We are about a mile into our marathon... We were told in the beginning not to expect a sprint. "ECMO is a day to day process, sometimes it's one step forward and two steps back to make progress."
She made it through the first three hurdles beautifully (transport from NICU to PICU, the surgery for the cannula tubes being put into her neck, and starting on the ECMO circuit). She continued to show signs of progress the first week (most notably was an issue with her fluid retention that they were able to resolve, so, no more swelling, the 'disappearing' of fluid around her heart, and a treat for us was that she was able to open her eyes). Because Noa was making slow strives towards improvement and the ECMO circuit is so risky to remain on ("borrowed time" they've called it) they decided to "challenge" her by tapering off ECMO. The plan was to decrease the flow of the machine in increments to see how her body reacted. They started at 50% flow and within seconds her pulmonary hypertension spiked and she was put back on 100% flow. This was the first attempt and she'd only been on the circuit for a week, so the outcome wasn't a surprise. I (Justin) arrived back from Spokane with Heidi's Mom (Ann) just after this happened. Noa's room was back to "normal", with just the two nurses there as opposed to 15 or so people attending her. They gave her the rest of Tuesday (the 30th) and Wednesday to rest and recover.
Wednesday (the 31st) we had a Care meeting with all of the specialists (Doctors, Physicians, and Surgeons, our case manager, and others) who've been involved with her Noa's care (and ours) since she arrived. It was a lot of review of our first week (good to hear), plans on going forward, and any an opportunity for questions we might have. The hardest question to ask was the "what if ?" They already had another 'trial' off ECMO planned for Thursday (11-1), and we wondered, what if she still doesn't respond well tomorrow? what if at this time next week (the end of her 2nd week on ECMO) status is the same? A tough realization to accept is that we need to prepare even for the worst outcome.
By Thursday we started following our new routine of going to morning rounds. All the drs that specialize in different aspects of Noa's care (neonatal, pediatric physicians, dialysis, pharmaceutical, heart specialists, surgeons, ECMO specialists) are present. Its a very good time to see and hear about the amazing care that Noa is receiving. It is a huge team effort to help this tiny little baby girl. At Thurs meeting, it was decided that she was doing well enough to try for the second time to turn down ECMO and see how she responded. Heidi, Ann, and the kids ran some errands and planned to be back just before 2pm for the procedure but again, Noa's running the show and she was ready earlier than expected...so the team went with it. This time they started with decreasing the flow to 75% for 5 minutes, 50% for 5 minutes... I was asked to hold her arms and legs close to her body to comfort her (like swaddling) and it really seemed to help her. She was able keep her numbers up (heart pressure, blood pressure, oxygen exchange, and other stats that we don't understand!!), so they decided to clamp off the flow which meant she'd be doing all the work herself. SHE WAS OFF ECMO FOR 22 MINUTES!! Her CO2 started to rise and they brought her back on the circuit. What an amazing experience it was to hold her little body as it took over from the machine. I felt her heart beating and the breaths she was taking through my hands. I was really proud of her, as was the whole team there for her. Heidi made it back just minutes after it was over.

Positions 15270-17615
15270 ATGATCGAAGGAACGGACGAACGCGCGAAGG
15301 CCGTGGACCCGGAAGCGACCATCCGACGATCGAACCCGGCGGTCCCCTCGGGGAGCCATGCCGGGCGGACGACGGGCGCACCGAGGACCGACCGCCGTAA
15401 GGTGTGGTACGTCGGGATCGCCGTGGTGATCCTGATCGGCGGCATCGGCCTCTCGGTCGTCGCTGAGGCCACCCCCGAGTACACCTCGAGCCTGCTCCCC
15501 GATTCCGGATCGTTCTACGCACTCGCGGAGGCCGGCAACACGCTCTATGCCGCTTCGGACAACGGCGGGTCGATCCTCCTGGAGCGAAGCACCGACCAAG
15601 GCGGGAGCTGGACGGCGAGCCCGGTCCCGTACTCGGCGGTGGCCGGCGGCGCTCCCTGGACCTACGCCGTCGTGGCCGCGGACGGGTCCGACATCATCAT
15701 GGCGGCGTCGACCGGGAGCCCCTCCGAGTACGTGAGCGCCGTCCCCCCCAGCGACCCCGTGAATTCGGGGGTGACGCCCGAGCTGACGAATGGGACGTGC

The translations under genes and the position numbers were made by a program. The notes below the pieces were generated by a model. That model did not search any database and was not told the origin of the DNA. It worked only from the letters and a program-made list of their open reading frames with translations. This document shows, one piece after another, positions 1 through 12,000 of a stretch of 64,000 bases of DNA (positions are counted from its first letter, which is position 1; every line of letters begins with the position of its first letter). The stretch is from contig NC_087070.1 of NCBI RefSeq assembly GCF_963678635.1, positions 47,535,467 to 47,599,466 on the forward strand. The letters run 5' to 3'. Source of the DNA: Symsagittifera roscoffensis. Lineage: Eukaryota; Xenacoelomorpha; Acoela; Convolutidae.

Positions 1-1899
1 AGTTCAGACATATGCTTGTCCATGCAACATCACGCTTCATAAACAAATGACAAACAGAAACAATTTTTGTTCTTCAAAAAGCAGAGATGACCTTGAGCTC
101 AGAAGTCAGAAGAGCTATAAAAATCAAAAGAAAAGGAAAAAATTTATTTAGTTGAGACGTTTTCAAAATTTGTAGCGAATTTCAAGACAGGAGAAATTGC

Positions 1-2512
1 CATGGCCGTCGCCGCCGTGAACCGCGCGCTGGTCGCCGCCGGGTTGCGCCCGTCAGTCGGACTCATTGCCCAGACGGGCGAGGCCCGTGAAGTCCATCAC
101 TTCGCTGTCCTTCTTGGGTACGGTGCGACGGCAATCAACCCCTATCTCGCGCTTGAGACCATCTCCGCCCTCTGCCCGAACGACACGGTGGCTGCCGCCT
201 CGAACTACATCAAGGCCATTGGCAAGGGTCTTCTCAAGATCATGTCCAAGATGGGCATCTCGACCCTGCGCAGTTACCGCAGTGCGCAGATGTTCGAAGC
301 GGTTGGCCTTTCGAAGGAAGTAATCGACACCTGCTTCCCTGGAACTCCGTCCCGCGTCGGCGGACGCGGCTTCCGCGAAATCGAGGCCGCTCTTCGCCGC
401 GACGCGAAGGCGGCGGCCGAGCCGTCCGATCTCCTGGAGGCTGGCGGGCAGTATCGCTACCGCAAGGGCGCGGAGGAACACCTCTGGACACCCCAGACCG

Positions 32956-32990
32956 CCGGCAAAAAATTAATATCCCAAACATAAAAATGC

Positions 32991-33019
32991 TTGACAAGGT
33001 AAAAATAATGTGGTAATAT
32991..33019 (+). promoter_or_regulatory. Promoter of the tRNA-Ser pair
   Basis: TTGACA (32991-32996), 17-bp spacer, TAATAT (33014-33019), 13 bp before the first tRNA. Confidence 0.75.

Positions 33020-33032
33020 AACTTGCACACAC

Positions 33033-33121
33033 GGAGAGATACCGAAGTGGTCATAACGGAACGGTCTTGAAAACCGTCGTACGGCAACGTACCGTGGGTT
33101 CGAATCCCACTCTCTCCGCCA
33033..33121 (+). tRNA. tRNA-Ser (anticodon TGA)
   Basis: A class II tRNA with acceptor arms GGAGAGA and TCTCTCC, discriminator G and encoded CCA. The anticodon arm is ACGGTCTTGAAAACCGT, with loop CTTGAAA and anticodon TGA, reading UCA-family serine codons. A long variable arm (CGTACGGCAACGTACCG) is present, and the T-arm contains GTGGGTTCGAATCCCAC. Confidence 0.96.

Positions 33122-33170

With the success of Thursday's trial it was determined that they'd try again for a third time off ECMO today (Fri the 2nd) at 11am. Her stats from her blood work couldn't have looked better and there was no fluid in her bladder which had been a concern that she had too much since her catheter had worked its way out. This time the cardiologist was there to monitor her heart during the 'turn-down'. Before we knew it, they announced that she'd been at 50% flow for 11 minutes. They decided to clamped the circuit off and see how she was on her own. The Physician and the Cardiologist were back and forth in discussion about her hypertension. But what really pushed them to return Noa to ECMO was when the nurse suctioned her stomach tube and found fluid and fresh blood (often a sign of distress). She was off the ECMO circuit for only 9 minutes this time. A step backward (because she'll need a couple days to recover from it), but not a fail. She's just not ready yet.
So much has happen in the last 10 days, it's felt more like 10 weeks. I know that there's a lot that I've skipped or forgotten to mention, but those thing will be caught up on later when they come back to us. We were without a laptop for the first week and we want to thank Derrick for loaning this to us (via our dear friends the Mills!).
Thank you everyone who has given to us. And thank you for the amazing reports we are hearing of prayers going out for Noa and our family from all over the US and beyond. We are humbled and grateful for the support and love and wish with you the very highest for our precious daughter Noa Grace Rose.